How To Cancel Fetch Requests In React.js

Performing asynchronous operations, such as fetching data from an API, is a common task in React.js applications.

However, situations may arise where you need to cancel a fetch request, especially if the component unmounts or the user initiates another action.

In this guide, we'll explore different techniques for canceling fetch requests in React.js and ensure clean and efficient handling of asynchronous operations.

Using AbortController

The AbortController is a built-in web API that allows you to cancel asynchronous operations, including fetch requests.

It works by creating an instance of AbortController and associating it with the fetch request.

When cancellation is needed, you can call the abort method on the controller. Here's how you can implement it in a React component:

import React, { useEffect, useState } from 'react';

const MyComponent = () => {
    const [data, setData] = useState(null);
    const [loading, setLoading] = useState(true);

    useEffect(() => {
        // Create an instance of AbortController
        const controller = new AbortController();
        const signal = controller.signal;

        const fetchData = async () => {
            try {
                const response = await fetch('https://api.example.com/data', {
                    signal,
                });
                const result = await response.json();
                setData(result);
            } catch (error) {
                if (error.name === 'AbortError') {
                    console.log('Fetch request was canceled.');
                } else {
                    console.error('Error fetching data:', error);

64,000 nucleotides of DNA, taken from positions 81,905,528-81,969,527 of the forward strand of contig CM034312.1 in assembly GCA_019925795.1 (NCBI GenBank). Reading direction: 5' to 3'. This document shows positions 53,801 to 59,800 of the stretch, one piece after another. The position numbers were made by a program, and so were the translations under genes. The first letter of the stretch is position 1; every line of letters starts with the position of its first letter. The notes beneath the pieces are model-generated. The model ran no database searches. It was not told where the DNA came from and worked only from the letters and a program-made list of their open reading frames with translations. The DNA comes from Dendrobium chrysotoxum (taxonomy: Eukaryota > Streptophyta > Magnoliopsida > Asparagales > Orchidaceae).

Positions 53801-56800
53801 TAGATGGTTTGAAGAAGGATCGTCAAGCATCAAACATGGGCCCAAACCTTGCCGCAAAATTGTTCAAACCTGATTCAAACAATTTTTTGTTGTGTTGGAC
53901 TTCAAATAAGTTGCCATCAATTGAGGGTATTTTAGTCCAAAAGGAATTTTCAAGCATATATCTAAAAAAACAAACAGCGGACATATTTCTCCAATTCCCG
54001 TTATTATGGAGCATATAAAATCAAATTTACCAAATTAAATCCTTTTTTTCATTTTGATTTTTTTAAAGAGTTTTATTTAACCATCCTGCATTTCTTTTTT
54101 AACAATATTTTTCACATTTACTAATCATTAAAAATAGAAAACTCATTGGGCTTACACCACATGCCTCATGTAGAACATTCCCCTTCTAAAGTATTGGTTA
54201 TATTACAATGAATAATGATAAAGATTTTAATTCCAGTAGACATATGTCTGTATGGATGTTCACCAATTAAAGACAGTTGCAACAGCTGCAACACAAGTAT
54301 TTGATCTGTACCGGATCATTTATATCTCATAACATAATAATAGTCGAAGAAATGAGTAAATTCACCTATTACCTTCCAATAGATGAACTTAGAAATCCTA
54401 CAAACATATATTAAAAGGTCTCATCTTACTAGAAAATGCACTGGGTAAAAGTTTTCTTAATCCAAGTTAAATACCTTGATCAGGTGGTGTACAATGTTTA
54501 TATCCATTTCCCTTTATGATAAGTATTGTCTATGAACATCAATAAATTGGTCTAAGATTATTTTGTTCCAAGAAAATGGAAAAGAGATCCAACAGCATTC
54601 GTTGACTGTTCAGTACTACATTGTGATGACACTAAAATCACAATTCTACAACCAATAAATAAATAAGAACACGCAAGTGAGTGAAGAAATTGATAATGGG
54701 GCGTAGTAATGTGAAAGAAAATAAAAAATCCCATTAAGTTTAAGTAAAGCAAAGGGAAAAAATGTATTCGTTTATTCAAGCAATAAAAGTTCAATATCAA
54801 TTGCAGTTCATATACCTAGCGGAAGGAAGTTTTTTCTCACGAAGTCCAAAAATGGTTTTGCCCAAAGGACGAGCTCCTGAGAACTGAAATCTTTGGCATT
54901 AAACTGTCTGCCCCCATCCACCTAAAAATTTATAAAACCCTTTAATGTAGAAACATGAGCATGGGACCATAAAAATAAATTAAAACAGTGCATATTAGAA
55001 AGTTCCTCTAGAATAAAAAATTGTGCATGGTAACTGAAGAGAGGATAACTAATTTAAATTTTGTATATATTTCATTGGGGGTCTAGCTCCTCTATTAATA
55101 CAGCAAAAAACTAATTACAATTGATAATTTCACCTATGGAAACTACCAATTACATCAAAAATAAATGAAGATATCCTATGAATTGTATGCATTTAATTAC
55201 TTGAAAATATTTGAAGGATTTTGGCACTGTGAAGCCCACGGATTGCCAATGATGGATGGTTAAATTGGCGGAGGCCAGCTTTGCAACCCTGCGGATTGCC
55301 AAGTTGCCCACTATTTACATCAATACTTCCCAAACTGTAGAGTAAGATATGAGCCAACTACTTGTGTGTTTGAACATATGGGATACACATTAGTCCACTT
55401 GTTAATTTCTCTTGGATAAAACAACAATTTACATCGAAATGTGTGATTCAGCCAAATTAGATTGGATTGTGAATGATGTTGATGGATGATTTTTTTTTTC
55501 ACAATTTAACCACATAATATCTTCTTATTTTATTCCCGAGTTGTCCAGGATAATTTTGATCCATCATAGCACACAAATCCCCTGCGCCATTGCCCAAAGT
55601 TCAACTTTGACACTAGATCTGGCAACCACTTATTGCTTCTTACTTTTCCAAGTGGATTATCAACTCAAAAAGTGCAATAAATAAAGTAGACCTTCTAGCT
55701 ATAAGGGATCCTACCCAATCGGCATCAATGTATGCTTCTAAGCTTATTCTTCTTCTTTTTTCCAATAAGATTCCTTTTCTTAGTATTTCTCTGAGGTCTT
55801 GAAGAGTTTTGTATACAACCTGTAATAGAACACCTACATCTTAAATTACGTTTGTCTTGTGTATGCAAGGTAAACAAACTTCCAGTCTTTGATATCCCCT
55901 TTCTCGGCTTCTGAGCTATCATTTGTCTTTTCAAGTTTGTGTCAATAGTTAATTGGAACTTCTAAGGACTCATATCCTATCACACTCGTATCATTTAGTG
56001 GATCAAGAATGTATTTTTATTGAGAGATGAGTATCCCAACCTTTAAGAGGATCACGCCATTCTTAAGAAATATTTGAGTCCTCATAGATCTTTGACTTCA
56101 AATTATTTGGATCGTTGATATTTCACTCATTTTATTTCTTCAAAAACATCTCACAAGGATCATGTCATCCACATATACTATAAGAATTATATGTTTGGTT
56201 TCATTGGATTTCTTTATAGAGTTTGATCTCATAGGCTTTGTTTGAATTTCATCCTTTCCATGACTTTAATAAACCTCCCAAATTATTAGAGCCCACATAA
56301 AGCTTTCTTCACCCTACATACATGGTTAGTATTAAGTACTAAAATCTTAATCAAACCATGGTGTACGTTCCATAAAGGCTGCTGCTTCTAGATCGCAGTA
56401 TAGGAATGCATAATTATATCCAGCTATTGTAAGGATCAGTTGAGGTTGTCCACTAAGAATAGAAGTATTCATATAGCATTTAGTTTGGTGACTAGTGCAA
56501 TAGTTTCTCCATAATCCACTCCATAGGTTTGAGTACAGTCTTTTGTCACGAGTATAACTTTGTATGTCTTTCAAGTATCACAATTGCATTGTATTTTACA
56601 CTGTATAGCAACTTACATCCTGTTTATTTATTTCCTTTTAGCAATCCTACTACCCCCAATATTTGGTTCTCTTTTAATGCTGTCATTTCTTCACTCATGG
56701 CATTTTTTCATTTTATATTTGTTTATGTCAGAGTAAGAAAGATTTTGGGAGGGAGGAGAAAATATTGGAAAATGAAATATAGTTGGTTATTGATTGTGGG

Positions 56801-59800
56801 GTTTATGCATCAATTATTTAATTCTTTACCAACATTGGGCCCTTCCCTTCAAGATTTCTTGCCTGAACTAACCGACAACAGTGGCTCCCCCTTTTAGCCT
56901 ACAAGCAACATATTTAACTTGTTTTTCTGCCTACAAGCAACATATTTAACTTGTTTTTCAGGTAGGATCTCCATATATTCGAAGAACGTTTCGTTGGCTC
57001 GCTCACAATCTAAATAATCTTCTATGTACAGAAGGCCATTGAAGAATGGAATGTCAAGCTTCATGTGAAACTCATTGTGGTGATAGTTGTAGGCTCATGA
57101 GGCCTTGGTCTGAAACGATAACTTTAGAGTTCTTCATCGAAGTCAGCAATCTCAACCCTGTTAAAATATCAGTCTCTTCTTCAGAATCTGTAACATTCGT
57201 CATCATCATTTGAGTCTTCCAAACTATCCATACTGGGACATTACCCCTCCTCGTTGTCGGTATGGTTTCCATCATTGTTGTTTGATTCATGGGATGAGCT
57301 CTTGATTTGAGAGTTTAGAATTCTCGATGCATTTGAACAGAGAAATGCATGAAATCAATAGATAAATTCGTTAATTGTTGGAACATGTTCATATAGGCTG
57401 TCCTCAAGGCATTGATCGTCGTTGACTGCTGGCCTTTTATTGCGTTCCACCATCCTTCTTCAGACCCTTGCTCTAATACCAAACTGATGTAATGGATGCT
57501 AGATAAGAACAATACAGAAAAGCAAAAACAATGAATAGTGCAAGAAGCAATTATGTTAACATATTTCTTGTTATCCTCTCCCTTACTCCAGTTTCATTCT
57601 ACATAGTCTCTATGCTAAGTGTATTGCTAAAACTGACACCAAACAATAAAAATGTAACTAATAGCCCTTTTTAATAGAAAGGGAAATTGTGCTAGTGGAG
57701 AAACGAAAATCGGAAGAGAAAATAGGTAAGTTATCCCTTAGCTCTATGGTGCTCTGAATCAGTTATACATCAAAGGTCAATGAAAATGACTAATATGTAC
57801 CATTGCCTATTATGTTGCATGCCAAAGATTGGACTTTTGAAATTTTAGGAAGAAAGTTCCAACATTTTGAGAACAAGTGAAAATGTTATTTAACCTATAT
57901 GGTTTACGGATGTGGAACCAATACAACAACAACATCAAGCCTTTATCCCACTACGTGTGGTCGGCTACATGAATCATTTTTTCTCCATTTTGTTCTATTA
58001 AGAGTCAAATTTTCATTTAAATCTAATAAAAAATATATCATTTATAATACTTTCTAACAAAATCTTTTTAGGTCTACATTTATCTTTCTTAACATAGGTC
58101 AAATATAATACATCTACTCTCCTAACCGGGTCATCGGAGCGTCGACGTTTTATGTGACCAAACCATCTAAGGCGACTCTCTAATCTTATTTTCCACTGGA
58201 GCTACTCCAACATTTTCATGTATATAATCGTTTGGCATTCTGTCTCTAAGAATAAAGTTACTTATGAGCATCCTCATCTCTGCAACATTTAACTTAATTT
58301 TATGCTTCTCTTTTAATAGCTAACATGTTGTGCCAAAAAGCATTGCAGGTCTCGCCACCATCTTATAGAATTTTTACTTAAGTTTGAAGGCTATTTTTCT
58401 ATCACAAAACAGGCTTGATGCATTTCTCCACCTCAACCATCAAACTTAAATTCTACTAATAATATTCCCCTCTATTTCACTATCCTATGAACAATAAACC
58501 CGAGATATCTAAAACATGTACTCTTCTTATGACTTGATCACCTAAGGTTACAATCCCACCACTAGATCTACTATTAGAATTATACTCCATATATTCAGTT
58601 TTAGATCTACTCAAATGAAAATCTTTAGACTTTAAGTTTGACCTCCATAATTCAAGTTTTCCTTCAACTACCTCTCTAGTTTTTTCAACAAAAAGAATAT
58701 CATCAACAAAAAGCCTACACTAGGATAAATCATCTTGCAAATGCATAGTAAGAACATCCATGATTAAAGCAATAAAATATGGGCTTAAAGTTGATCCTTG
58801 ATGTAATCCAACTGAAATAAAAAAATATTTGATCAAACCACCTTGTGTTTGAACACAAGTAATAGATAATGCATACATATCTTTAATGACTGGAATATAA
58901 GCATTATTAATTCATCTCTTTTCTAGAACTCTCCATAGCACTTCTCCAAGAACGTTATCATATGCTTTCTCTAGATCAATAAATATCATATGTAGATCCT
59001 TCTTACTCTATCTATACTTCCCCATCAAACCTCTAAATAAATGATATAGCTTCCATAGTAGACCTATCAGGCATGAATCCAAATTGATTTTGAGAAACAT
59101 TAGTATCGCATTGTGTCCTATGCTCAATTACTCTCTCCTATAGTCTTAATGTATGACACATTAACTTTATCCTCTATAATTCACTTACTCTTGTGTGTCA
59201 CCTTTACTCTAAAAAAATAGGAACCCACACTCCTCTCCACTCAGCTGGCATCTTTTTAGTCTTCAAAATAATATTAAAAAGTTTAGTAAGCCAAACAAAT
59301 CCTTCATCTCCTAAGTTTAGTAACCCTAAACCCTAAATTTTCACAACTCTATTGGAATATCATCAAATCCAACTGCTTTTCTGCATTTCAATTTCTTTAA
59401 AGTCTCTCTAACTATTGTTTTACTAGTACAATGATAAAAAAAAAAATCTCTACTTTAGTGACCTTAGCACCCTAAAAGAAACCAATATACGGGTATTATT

}
            } finally {
                // Set loading to false, regardless of success or failure
                setLoading(false);
            }
        };

        fetchData();

        // Cleanup function to abort the fetch request when the component unmounts
        return () => controller.abort();
    }, []); // Empty dependency array

    return (
        <div>
            {loading ? <p>Loading...</p> : <p>Data: {JSON.stringify(data)}</p>}
        </div>
    );
};

export default MyComponent;

In this example:

Using Custom Hooks

To make fetch cancellation more reusable, you can encapsulate the logic in a custom hook. Here's an example:

import { useEffect, useState } from 'react';

const useFetch = (url) => {
    const [data, setData] = useState(null);
    const [loading, setLoading] = useState(true);

    useEffect(() => {
        const controller = new AbortController();
        const signal = controller.signal;

        const fetchData = async () => {
            try {
                const response = await fetch(url, { signal });
                const result = await response.json();
                setData(result);
            } catch (error) {
                if (error.name === 'AbortError') {
                    console.log('Fetch request was canceled.');
                } else {
                    console.error('Error fetching data:', error);
                }
            } finally {
                setLoading(false);
            }
        };

        fetchData();

        return () => controller.abort();
    }, [url]);

    return { data, loading };
};

export default useFetch;

Now, you can use this custom hook in any component:

import React from 'react';
import useFetch from './useFetch';

const MyComponent = () => {
    const { data, loading } = useFetch('https://api.example.com/data');

    return (
        <div>
            {loading ? <p>Loading...</p> : <p>Data: {JSON.stringify(data)}</p>}
        </div>
    );
};

export default MyComponent;

This approach promotes code reusability and separation of concerns by encapsulating the fetch logic into a custom hook.

Conclusion

Canceling fetch requests in React is an essential practice to prevent unnecessary network requests and potential memory leaks. The AbortController provide reliable mechanisms for handling fetch cancellation.

By incorporating these techniques into your React components, you can ensure efficient and responsive data fetching while maintaining a clean and manageable codebase.